China has launched its first crewed mission in five years, successfully sending three astronauts to its new space station. The Shenzhou-12 mission is China’s longest-ever human-crewed one and is the third of an estimated 11 missions required to realize the country’s plans to build the new station, which will be called Tiangong. Taikonauts Nie Haisheng, Liu Boming, and Tang Hongbo will be spending the next three months testing systems, doing spacewalks, and bringing Tianhe, a module of the new space station, into service.

Tianhe is a 22.5-tonne module of the eventual 70-tonne space station China is building. It is the first and largest of three modules and was launched into orbit in late April, right before the controversy surrounding the country’s out-of-control rocket entry to Earth. China will send the remaining modules and launch several more crewed missions to complete the station by 2022. If all goes well, Tiangong will be China’s first full-fledged space station, including living quarters, science labs, and a Hubble-class telescope.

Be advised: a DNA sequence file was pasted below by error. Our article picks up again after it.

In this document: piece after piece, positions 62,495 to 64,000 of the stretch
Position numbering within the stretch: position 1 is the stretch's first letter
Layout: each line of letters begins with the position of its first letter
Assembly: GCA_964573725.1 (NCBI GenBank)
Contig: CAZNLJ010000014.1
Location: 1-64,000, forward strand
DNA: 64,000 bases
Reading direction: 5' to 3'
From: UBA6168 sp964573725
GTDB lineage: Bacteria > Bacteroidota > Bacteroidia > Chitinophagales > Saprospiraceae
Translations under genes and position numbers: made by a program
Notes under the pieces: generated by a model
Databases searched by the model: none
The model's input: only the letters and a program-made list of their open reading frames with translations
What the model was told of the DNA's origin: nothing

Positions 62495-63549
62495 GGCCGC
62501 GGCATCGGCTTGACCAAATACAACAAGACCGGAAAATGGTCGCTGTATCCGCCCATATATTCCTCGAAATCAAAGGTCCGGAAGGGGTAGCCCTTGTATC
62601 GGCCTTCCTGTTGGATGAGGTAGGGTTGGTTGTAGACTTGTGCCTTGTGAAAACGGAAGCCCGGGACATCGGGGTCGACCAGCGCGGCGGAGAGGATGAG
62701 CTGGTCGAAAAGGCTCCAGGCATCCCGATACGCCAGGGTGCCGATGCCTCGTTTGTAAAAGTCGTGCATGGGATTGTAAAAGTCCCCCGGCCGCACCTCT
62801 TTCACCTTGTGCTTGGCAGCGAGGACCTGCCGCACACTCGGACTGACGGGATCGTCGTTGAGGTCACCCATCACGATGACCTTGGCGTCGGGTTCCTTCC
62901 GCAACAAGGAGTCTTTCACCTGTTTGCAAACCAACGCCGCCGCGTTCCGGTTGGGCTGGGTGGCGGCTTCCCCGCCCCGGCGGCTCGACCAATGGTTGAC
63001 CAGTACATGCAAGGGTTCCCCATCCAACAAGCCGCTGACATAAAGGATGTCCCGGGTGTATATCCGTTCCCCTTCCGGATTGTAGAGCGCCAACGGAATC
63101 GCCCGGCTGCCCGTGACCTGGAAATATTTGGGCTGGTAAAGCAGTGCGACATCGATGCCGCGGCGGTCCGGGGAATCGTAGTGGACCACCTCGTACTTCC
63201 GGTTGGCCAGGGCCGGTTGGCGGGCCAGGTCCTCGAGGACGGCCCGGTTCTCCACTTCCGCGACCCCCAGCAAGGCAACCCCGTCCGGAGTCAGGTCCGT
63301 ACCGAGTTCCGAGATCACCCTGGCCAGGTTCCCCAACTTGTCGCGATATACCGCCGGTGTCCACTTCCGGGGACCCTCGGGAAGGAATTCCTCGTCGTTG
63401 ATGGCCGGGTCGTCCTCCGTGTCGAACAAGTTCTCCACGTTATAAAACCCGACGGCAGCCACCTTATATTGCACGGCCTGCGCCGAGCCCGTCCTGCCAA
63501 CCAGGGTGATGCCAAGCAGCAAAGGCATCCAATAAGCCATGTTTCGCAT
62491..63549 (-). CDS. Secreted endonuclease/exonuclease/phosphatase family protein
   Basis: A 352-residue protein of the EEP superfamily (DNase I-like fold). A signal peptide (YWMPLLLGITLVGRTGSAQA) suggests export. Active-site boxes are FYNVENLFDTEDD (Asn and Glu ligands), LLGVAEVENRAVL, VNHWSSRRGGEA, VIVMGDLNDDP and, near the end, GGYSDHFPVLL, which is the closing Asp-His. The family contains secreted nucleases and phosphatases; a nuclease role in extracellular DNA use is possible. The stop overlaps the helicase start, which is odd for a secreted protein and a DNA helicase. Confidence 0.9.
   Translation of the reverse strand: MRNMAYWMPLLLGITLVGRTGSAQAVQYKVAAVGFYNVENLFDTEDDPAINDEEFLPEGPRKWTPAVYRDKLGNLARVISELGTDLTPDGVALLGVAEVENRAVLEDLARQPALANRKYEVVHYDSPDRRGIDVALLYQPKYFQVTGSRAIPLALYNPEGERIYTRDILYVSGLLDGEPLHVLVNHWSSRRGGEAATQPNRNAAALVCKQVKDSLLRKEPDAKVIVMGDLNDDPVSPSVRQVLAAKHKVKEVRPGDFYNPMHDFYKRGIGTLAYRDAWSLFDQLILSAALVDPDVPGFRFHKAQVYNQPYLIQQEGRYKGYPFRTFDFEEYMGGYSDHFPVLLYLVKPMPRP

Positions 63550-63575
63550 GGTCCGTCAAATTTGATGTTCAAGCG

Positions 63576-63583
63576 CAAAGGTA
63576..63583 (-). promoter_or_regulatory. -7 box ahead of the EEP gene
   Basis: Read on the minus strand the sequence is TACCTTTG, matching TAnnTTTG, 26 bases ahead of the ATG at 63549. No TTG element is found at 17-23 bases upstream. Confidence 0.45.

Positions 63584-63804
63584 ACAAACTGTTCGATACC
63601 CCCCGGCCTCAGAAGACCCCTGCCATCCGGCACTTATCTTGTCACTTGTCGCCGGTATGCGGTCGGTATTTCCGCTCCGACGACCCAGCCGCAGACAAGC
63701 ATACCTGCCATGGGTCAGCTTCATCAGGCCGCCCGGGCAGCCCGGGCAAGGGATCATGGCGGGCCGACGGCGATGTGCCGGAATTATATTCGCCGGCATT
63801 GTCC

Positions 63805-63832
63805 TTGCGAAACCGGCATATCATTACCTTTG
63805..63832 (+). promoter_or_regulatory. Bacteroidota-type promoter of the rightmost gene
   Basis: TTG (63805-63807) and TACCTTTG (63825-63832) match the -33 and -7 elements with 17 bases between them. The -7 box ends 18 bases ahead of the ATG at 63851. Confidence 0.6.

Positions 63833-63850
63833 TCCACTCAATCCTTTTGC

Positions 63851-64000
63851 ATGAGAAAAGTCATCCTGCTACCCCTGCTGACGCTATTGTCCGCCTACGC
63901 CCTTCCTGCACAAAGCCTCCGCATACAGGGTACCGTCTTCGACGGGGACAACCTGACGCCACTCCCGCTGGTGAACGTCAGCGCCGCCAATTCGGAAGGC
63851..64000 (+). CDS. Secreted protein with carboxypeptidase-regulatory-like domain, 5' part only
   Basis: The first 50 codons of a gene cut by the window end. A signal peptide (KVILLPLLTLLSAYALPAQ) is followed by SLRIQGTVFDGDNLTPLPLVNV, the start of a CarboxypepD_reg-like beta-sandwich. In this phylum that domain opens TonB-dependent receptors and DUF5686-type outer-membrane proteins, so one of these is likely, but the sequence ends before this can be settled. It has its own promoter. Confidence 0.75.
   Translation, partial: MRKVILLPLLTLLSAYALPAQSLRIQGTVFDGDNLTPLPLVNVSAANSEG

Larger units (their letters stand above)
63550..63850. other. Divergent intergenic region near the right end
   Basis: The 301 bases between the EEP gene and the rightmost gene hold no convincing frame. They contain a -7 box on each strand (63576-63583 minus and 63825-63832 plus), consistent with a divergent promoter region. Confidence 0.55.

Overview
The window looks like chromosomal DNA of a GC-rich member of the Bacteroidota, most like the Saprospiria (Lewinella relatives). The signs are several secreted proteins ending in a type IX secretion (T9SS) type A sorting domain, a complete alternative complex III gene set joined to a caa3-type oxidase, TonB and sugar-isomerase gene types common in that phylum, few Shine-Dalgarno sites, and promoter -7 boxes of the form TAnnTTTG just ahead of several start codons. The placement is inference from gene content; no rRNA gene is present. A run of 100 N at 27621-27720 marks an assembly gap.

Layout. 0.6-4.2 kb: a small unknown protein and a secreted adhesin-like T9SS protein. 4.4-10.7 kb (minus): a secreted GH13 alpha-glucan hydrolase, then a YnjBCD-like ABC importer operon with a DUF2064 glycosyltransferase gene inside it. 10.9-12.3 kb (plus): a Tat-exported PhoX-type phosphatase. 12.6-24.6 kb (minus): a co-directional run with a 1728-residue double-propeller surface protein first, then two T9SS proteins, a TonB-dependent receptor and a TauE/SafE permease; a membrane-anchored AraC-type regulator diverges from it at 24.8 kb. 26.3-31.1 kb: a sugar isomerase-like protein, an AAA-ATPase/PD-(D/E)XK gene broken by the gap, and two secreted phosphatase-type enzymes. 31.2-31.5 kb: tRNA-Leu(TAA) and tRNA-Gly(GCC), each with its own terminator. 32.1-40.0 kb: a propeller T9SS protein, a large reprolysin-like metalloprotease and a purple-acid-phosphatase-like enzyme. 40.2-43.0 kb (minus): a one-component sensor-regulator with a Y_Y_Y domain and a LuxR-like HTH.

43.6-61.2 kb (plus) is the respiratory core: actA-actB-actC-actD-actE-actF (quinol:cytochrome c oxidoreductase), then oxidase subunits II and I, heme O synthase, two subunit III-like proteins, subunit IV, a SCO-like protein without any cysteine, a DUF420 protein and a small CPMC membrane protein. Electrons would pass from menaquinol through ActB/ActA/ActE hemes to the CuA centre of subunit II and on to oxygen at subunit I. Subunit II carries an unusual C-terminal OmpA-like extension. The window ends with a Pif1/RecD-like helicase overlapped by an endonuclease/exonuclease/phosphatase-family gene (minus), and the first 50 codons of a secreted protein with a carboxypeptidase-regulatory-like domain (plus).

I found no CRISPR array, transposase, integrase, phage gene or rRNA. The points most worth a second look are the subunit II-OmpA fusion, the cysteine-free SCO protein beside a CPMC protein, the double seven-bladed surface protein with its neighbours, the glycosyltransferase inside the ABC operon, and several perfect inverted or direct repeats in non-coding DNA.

Zoom Out: Why is China building its own space station instead of using the ISS? Well, there might be various reasons, but the main one is that China has been barred from the ISS for the past decade, and in fact, no Chinese nationals have ever been aboard. In 2011, U.S. Congress passed a law prohibiting official American contact with the Chinese space program due to concerns about national security. As its name suggests, the International Space Station is a global project, but most of its inhabitants have come from the U.S. and Russia. Other countries that have sent astronauts to the ISS include Canada, Brazil, the U.K., the Netherlands, Germany, Belgium, South Korea, Malaysia, Japan, etc.

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